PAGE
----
International league tables and rankings in higher education
The implications of marketisation
That there is a major global movement to change the nature of the university’s role in society is beyond doubt (Angus 2004; Bullen et al. 2004; Rutherford 2005). It is a movement that was heralded in the early 1990s when the World Bank published its report titled Higher Education: The Lessons of Experience (2004) that promoted the idea of developing private universities, private funding for higher education, and public funding for universities subject to performance. While many working in Western and Northern universities took little notice of such a proposal, assuming it to apply to African and other poorer countries, it was a portent of what was to come for all universities.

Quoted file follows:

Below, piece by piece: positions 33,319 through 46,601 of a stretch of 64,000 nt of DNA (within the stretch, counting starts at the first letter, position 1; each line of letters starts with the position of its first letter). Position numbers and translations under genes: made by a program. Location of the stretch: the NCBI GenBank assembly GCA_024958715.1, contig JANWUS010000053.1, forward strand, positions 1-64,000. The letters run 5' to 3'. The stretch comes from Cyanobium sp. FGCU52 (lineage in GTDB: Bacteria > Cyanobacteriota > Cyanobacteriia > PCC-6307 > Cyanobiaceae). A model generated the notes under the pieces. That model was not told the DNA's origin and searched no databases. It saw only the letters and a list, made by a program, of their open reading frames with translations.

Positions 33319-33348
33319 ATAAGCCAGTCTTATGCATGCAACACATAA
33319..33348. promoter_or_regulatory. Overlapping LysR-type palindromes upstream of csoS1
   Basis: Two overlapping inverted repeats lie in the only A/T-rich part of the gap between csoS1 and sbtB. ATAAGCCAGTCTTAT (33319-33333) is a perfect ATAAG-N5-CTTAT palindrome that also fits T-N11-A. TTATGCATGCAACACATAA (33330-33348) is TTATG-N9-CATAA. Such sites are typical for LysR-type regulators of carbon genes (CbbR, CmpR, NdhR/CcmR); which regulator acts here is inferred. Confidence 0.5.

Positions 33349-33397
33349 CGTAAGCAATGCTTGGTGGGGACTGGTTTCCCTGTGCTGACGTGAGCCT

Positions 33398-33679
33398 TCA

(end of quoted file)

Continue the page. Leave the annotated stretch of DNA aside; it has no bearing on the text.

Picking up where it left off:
What is notable about the change is that the university is being pressurised to change from being ‘a centre of learning to being a business organisation with productivity targets … to transfer its allegiance from the academic to the operational’ (my italics) (Doring 2002: 140 citing McNair 1997). As the operational has encoded within itself many of the values of the commercial, adopting a purely ‘operational focus’, or treating change as a purely ‘technical problem’, means that the values of the commercial sector can be encoded in the hearts of the university systems and processes almost without reflection. The move from the academic to the operational does not happen in the name of serving commercial interests or values in all countries or at all times, although it seems to have happened in this way in the UK (Rutherford 2005). Sometimes it is explicit, as in the development of joint ventures and conferences between business and the universities but other times it comes in the name of efficiency, productivity and excellence. The Report of the Interdepartmental Committee on Science, Technology and Innovation (2004) on Building Ireland’s Knowledge Economy exemplifies such a trend. The Report is prominently displayed in the Irish Universities Association website (see http://www.iua.ie), under the Links with Industry section. In the section on ‘Realising the Vision’, the report outlines the actions for the Public Research System (effectively the universities and other higher educational institutions) as being to: (v) ‘Develop a national plan to increase the performance, productivity and efficiency in the higher education and public sectors’ and (vi) ‘to sustain Ireland’s commitment to building an international reputation for research excellence’. Throughout the report the development of society is equated with economic development and the latter is focused primarily on science and technology. In my own university, UCD, the Inaugural Foundation address of the new President outlining his vision for the university demonstrates a similar tendency to define excellence and performance as values in and of themselves, regardless of for what purposes excellence is achieved or how it is achieved. He called for UCD to be: